Why would you want a Samsung UD590 UHD monitor?

Compared to the 28in 4K UHD display, full HD screens are too mainstream

You don’t need a 4K display, not when it’s less than 55in. So many pixels crammed into a small screen doesn’t make a huge difference.

True, if it was a TV placed at least 1m away. False, if you’re eyeing a workstation display, which is just an arm’s length away. For a display measuring less than 30in, the slightest pixel can be spotted at a short viewing distance.

Also, if you don’t have a few thousand dollars to spend on an ultra high resolution, it makes more economical sense to get the Samsung UD590 UHD monitor.

We could bore you with the details of how it has a response time of 1ms and UHD upscaling technology to convert low res streams into glorious, eye-popping details. Oh, and there are two HDMI (v1.4) ports and a Display Port.

But in non-geek terms, faster response means everything looks insanely smooth during movies or gaming sessions. Upscaling? It simply means your old DVD-quality movies won’t look crappy on the Samsung monitor. And those two HDMI ports? Just enough to plug in your PlayStation 4 and that long awaited Xbox One in September.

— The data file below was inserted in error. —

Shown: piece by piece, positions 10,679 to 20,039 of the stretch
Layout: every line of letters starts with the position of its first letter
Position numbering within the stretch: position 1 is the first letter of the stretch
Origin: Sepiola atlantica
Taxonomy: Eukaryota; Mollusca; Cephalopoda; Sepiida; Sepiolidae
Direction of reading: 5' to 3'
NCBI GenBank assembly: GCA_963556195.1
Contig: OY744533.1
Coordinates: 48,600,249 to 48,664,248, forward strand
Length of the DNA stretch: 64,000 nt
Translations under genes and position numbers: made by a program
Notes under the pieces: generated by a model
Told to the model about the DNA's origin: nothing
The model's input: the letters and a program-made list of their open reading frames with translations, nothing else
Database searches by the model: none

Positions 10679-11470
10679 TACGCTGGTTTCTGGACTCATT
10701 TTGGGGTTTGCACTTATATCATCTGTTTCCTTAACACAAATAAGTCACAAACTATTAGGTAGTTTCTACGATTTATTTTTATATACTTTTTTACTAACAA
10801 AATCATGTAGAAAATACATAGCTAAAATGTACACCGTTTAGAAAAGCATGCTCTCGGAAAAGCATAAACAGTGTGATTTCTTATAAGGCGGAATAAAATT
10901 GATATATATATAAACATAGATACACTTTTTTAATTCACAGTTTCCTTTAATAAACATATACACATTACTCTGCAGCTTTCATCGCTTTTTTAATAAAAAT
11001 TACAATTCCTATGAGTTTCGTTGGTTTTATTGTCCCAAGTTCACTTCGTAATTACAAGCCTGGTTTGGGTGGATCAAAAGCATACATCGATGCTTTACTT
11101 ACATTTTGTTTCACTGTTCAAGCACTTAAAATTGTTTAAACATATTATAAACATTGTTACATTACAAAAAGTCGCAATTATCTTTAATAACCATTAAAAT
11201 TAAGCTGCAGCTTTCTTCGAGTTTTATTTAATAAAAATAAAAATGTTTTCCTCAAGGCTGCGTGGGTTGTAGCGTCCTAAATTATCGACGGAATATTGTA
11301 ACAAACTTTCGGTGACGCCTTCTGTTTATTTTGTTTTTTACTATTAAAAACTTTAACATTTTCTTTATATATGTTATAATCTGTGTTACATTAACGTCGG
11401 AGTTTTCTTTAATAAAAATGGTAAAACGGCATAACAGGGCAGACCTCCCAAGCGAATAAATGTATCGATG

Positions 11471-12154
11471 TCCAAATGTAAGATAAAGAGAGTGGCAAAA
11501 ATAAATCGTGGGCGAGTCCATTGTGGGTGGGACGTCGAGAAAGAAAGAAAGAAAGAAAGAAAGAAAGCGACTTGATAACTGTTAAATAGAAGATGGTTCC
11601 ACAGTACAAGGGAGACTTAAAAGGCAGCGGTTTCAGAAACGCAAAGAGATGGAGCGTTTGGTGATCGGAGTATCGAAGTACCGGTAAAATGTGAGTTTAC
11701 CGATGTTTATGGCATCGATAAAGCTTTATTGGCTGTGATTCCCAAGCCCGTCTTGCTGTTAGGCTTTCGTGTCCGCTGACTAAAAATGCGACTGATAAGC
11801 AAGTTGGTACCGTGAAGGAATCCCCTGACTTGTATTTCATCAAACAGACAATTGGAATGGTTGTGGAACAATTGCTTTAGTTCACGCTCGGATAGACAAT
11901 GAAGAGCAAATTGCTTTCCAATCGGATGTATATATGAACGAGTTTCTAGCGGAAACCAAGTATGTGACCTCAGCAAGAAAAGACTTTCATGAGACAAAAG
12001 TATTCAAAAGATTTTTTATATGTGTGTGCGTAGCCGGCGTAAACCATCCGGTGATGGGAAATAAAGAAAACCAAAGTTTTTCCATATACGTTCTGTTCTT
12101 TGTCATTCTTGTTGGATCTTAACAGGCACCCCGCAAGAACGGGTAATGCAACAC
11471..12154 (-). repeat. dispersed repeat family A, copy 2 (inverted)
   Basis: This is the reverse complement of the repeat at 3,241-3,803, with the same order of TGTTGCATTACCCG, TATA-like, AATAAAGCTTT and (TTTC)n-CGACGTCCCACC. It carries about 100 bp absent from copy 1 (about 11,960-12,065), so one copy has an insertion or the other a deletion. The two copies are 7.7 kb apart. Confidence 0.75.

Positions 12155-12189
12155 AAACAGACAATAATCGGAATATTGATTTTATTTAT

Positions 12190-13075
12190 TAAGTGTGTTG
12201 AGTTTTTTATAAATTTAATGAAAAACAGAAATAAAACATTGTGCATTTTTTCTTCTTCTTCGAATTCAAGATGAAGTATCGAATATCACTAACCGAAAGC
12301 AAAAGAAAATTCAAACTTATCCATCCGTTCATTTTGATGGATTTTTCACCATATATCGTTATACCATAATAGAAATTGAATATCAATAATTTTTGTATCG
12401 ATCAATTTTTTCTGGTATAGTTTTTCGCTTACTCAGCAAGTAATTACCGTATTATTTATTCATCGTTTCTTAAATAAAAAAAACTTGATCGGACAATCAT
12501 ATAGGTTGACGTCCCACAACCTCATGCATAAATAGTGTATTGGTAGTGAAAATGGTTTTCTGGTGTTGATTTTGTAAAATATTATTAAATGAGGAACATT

How much, you ask? A three-figure sum at S$899. It’s not exactly spare change that's readily available, but if you’re a graphic designer, you won’t regret spending the cash for that extra pixel.

Alternatively, Samsung has two new full HD monitors - the 27in SD590 and 23in SD390 priced at S$428 and S$288 respectively. Definitely more affordable than its UHD sibling, plus both full HD monitors come with upscaling technology and a Game Mode, which is quite self-explanatory.

But unlike the UHD monitor, the full HD options have a slower 5ms response time, and a D-sub port instead of a Display Port to connect your desktop or laptop. HDMI ports, however, are also equally limited - the SD590 comes with two HDMI ports while the under S$300 SD390 has only one.

More after the break...

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